Enoch was by no means the first to drown, so what’s really going ...

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Enoch was by no means the first to drown, so what’s really going on?

The problem of drownings at school events is much more complex than giving every child a life jacket

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EFF leader Julius Malema visited the family of Enoch Mpianzi at their home in Malvern, Johannesburg, on Wednesday to convey his condolences after their son drowned during a Parktown Boys High orientation camp.
HERE FOR YOU EFF leader Julius Malema visited the family of Enoch Mpianzi at their home in Malvern, Johannesburg, on Wednesday to convey his condolences after their son drowned during a Parktown Boys High orientation camp.
Image: Sebabatso Mosamo

What do the names Thabang Mokhoang, Keamohetswe Seboko, Mellony Sias, Mosimanegape Madiba and Enoch Mpianzi have in common? If you do not know, you are like most of my social media followers who had no idea when I posed this question on Facebook and Twitter. That is because we absorb the news one tragedy at a time and then we move on until the next sadness hits us. I decided to connect the dots and this is what I found.

All five were black students who drowned while participating in an event linked to the former white educational institutions where they were enrolled. Thabang was a first-year mechanical engineering student who in 2012 drowned in the swimming pool of the Potchefstroom campus of North West University during initiation by his male residence. Mosimanegape, a first-year science student, drowned in the Misverstand Dam in 2016 during a training session with the rowing team of the University of Cape Town. Keamohetswe, a Grade 7 pupil, drowned in the hostel swimming pool of Laerskool Bekker in Magaliesburg this month. Mpianzi, newly enrolled at Parktown Boys High, drowned in the Crocodile River when a raft built by his group of Grade 8 boys, fresh out of primary school, overturned during their orientation camp. And Mellony Sias, a Grade 12 pupil from Adamantia High School in Kimberley, died in the same river as Enoch 10 years ago when a dinghy overturned during an interschool hockey training camp.

The first thing that is striking about these cases is that whether the drownings happened recently or ten years ago, the families feel a profound sense of disappointment with the institutions concerned. Here is a mix of parental responses from about two dozen media reports on the five students. What really happened? Why did it take so long to notify us? Why was my child missing for hours before you knew there was a problem? Why did my son die drowning when he is a strong swimmer? What really happened during the initiation, and why on earth are education institutions still initiating pupils? Was this foul play because the facts don’t add up?

We know from these cases that parents do not feel a sense of justice, that investigations go on for years and often end up unresolved. For example, in the case of the UCT student Mosimanegape, public protector Busisiwe Mkhwebane ruled against the university for the lack of safety measures in place at the time. UCT rejected the PP’s 2019 report and will challenge the findings in court, leaving the drowning still unresolved eight years later.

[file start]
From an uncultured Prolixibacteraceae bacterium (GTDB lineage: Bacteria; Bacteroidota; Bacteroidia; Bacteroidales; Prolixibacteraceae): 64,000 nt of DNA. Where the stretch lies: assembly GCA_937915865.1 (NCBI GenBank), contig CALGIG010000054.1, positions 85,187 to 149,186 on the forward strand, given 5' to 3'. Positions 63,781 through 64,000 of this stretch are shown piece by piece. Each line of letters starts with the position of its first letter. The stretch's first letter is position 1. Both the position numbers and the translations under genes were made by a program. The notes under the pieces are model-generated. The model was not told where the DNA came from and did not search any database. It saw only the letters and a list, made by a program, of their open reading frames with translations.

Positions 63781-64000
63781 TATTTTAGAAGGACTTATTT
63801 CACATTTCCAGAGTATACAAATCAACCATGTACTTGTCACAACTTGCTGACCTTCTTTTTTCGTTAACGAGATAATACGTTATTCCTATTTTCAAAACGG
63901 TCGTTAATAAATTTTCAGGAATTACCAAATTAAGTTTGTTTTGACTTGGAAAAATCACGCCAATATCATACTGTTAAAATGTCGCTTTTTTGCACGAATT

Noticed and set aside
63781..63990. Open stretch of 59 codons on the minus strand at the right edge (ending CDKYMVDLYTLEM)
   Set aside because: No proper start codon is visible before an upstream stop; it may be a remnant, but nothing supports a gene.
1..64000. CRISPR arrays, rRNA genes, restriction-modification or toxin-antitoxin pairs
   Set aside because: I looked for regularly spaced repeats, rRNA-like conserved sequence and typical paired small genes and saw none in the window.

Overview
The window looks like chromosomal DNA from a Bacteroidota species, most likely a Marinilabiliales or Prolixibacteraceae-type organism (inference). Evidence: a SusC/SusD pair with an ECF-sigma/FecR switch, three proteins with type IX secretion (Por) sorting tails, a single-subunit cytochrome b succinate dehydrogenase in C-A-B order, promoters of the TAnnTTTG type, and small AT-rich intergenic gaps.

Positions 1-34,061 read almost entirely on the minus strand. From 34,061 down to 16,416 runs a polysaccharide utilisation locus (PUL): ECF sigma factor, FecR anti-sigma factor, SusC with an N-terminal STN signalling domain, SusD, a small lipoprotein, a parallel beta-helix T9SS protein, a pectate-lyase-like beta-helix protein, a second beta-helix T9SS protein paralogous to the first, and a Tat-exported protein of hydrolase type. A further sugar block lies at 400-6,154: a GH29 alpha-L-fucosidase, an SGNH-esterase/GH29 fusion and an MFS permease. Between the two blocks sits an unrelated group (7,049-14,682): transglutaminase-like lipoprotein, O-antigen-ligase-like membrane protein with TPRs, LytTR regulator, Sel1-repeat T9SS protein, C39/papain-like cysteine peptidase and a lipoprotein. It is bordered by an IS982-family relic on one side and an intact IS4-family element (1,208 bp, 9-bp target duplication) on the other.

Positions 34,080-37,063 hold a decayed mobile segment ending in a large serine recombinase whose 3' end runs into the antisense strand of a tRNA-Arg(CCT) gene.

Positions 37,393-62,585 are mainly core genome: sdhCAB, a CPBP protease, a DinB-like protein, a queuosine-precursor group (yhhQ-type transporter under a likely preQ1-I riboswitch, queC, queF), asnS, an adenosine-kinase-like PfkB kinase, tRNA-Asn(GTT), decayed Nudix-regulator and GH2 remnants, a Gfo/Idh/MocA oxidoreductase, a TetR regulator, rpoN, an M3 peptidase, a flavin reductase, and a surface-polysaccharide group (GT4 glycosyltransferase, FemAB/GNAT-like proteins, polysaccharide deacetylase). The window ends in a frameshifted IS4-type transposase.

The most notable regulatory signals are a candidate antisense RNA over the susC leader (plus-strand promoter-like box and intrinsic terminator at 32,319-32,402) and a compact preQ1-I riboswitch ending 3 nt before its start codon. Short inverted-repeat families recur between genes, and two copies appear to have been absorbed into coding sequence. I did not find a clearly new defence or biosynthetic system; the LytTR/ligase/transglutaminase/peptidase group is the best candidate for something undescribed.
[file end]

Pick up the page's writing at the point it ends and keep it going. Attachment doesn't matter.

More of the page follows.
One of the country’s most experienced scholars in education law told me that you might as well tear up the indemnity form; it is meaningless.

We also know the status of indemnity forms signed by parents is far from settled in the public mind. One of the country’s most experienced scholars in education law told me you might as well tear up the form; it is meaningless. Legal minds weighing in on the subject have been as clear as mud in explaining the meanings of indemnity to the public. Indemnity, from what I understand, is a reality in our legislation and there is case law available on the matter. It appears that where there is evidence of “gross negligence” a school can still be held responsible and that in constitutional terms, the rights of the child matter regardless of what was given up by indemnifying the school. The point is that the legal hurdle can be experienced as yet another barrier to justice for the parents of children who drowned.

Nobody wants to bring up the “r” word with such tragedies, but it is important to at least ask the question. Did race play a role in one or more of these cases? The blanket response that black youth can’t swim is as ridiculous a stereotype as white men can’t jump or sprint. We might never know how the body of a swimmer ends up at the bottom of a school swimming pool. Initiations at the former white universities often target black students, especially in male residences; that is a fact that I personally witnessed over and over again. You simply do not know what happens at 2am in the morning when students scale the walls of the swimming pool or press a newbie’s head into the toilet bowl. Sworn secrecy in boys’ hostels makes investigations maddeningly difficult. We may never know.

What does all of this mean? Quite simply that this problem of young people drowning at school events is much more complex than giving every child a life jacket. What schools and universities need to do urgently is sit down and develop a comprehensive strategy to root out the problem of young people dying in educational facilities. If not, the next drowning is, I fear, around the corner.

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